Megol Member since:
2011-04-11

It all comes from the same factory in china. It makes very little difference what brand you buy.


No it makes a great difference if the product is as stated (but that can of course not be guaranteed in general). There are different compunds used for different things that have different characteristics. Large gap (relatively)? Use A. Need the best thermal transfer possible for thermal pastes? Use B. How coarse are the surfaces? If they are very coarse use C, if they are very fine then use D.

But then I generally use industrial products not made in China by the lowest bidder. IME even expensive top of the line unobtanium containing greases produced for overclockers are generally worse than the higher performance (for the application - see above!) inexpensive stuff for industrial use. If not at the time of application then after some months to some year - thermal pumping tend to destroy the performance of overclocker stuff.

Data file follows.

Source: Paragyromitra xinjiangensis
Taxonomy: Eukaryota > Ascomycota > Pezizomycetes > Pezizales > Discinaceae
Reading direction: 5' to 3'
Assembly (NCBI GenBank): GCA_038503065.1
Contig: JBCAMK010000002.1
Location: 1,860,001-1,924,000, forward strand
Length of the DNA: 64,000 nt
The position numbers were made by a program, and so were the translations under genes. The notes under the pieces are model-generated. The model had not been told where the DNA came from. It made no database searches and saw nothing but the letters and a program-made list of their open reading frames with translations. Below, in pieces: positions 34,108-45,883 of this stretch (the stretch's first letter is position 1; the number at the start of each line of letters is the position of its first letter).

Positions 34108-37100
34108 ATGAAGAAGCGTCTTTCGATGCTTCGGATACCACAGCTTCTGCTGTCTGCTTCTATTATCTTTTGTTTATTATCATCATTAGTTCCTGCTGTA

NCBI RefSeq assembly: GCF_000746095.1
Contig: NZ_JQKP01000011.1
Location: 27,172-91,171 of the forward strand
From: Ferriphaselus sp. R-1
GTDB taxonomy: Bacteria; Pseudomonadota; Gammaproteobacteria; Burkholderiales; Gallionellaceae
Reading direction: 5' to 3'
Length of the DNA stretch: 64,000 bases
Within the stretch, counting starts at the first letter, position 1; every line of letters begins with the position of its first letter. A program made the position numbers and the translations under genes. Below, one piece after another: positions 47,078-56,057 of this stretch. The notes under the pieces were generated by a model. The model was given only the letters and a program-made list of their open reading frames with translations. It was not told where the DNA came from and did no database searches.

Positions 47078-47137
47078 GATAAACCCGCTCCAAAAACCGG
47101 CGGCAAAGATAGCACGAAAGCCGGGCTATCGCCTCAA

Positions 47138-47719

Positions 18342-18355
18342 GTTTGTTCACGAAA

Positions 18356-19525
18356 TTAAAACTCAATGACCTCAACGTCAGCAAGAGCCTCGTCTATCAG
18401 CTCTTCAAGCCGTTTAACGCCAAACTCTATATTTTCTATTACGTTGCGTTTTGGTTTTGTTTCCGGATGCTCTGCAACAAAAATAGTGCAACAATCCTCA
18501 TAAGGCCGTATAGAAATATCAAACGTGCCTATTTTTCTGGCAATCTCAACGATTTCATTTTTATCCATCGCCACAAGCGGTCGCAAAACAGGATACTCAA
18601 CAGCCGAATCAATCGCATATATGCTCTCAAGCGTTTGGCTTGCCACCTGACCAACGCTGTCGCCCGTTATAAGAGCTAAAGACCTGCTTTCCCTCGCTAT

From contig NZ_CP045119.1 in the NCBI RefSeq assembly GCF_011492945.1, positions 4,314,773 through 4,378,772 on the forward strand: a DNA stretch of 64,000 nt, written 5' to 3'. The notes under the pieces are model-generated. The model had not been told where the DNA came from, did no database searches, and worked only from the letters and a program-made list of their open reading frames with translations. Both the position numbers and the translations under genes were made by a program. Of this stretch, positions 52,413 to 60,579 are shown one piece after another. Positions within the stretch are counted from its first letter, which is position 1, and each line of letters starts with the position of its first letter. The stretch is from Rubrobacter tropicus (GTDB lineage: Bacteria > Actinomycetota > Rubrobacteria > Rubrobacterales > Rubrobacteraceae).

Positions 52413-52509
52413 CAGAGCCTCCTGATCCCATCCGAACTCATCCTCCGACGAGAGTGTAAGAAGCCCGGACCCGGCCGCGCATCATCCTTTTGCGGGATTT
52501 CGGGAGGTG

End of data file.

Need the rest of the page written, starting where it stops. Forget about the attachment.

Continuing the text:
Reply Score: 2

RE: Comment by grandmasterphp
by bassbeast on Sat 12th Aug 2017 01:56 UTC in reply to "Comment by grandmasterphp"
bassbeast Member since:
2007-11-11

I have to disagree as I've worked on several systems that were being refurbed after years in some of the worst conditions you can put a PC in, working in warehouses and construction zones where there is tons of dirt and crap clogging up fans and I've been able to tell those that used Arctic Silver pastes versus the generic stuff because over time the generic quickly loses its ability to cool while the Arctic Silver brand pastes keep on chugging.